We investigated numerically the transient heat transfer of viscous incompressible boundary layer fluid flow through a porous plate with induced magnetic field taking into account the strong magnetic field with constant heat fluxes. In this study, the viscous dissipation and joule heating terms in the energy equation have been considered for high speed flows. The governing equations of the problem contain a system of partial differential equations which are transformed by usual transformation into a non-dimensional system of partial coupled non-linear differential equations. The obtained non-similar partial differential equations solved numerically by finite difference method [27] . The results of this study will be discussed for the different values of the well- known parameters and shown graphically.

2. Mathematical Formulations

From the basis of studying Magneto Fluid Dynamics (MFD), for a boundary layer [8] [9] heat transfer by mixed convection flow of an electrically conducting viscous fluid that approximately grossly neutral with induced magnetic field, thermal diffusion, constant heat and mass fluxes, the generalized continuity equation, momentum equation, magnetic induction equation, energy equation and species equation together with the Ohm’s law and Maxwell’s equations are as furnished below,

(1)

(2)

(3)

(4)

(5)

(6)

Initially we consider that the plate as well as the fluid is at the same temperature everywhere in the fluid is same. Also it is assumed that the fluid and the plate is at rest initially in its own plane and instantaneously at time, the temperature of the plate is raised to , which is there after maintained constant, where is the temperature at the wall and is the temperature of the species far away from the plate.

The x-component of the momentum equation reduces to the boundary layer equation if the only contribution to the body force is made by gravity, the body force per unit volume, , where g is the local acceleration due to gravity. The physical model of this study is provided in Figure 1.

There is no body force in the y-direction i.e. thus which implies that. Hence the x-component pressure gradient at any point in the boundary layer must equal to the pressure gradient in the quiescent region outside the boundary layer. However, in this region,. Therefore the x-component pressure gradient of the momentum equation, , where is the density of the surrounding fluid at the temperature.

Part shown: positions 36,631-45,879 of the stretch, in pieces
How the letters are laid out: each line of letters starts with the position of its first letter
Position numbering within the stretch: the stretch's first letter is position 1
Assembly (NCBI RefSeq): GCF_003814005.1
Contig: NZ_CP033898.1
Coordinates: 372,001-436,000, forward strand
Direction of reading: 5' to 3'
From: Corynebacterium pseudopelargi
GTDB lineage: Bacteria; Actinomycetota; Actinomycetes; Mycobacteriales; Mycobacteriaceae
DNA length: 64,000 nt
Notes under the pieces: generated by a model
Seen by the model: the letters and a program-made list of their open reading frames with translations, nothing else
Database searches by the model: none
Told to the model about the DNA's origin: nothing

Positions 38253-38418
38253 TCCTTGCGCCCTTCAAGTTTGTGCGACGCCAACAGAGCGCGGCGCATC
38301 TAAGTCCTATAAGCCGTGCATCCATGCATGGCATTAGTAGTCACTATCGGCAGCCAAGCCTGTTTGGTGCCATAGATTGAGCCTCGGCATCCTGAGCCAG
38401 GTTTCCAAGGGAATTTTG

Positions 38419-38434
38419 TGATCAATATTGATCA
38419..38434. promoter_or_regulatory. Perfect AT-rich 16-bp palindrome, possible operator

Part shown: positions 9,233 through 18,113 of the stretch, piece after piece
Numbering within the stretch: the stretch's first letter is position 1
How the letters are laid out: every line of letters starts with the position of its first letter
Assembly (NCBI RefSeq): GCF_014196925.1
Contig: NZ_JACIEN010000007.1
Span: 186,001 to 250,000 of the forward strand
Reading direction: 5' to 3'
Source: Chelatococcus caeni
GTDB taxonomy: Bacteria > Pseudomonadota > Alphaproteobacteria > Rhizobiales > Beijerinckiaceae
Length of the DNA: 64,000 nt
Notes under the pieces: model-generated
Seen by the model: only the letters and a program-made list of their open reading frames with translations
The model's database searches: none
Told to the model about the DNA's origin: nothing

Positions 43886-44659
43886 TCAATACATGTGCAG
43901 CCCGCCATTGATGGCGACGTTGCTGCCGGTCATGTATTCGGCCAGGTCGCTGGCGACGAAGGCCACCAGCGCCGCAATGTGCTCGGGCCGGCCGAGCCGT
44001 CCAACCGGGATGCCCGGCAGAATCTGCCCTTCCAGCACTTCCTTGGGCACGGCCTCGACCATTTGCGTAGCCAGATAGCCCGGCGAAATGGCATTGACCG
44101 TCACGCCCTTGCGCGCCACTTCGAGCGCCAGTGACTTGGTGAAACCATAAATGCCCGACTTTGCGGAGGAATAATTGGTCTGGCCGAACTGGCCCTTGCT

(7)

With the help of the Equation (7), the momentum Equations (2) and (3) become

Figure 1. Physical configuration and coordinate system.

(8)

(9)

The magnetic Reynolds number of the flow is not taken to the small enough so that the induced magnetic field is not negligible. The divergence equation of Maxwell’s equation for the magnetic field gives,. For considering the direction of propagation is along the y-axis and does not have any variation along the y-axis, which implies that, i.e. is the constant induced magnetic field. Hence the Equations (1) to (7) become

(10)

(11)

(12)

(13)

(14)

(15)

By neglecting the small order terms from the Equations (10) to (15) we get

Continuity equation

(16)

Momentum equation

(17)

Magnetic induction equation

(18)

Energy equation

(19)

and the corresponding initial and boundary conditions for the problem are everywhere

(20)

at (21)

at

as

where x, y are Cartesian coordinate system; u, v are x, y component of flow velocity respectively; g is the local acceleration due to gravity; is the thermal expansion coefficient; is the kinematic viscosity; is the magnetic permeability; is the density of the fluid; is the constant induced magnetic field; be the x-component induced magnetic field; is the electrical conductivity; is thermal conductivity; is the specific heat at the constant pressure and is the induced magnetic field at the wall.

Since the solutions of the governing Equations (16) to (19) under the initial (20) and boundary (21) conditions will be based on the finite difference method it is required to make the said equations dimensionless [27] . After introducing the dimensionless quantities and proper simplifications we obtain the following nonlinear coupled partial differential equations in terms of dimensionless variables,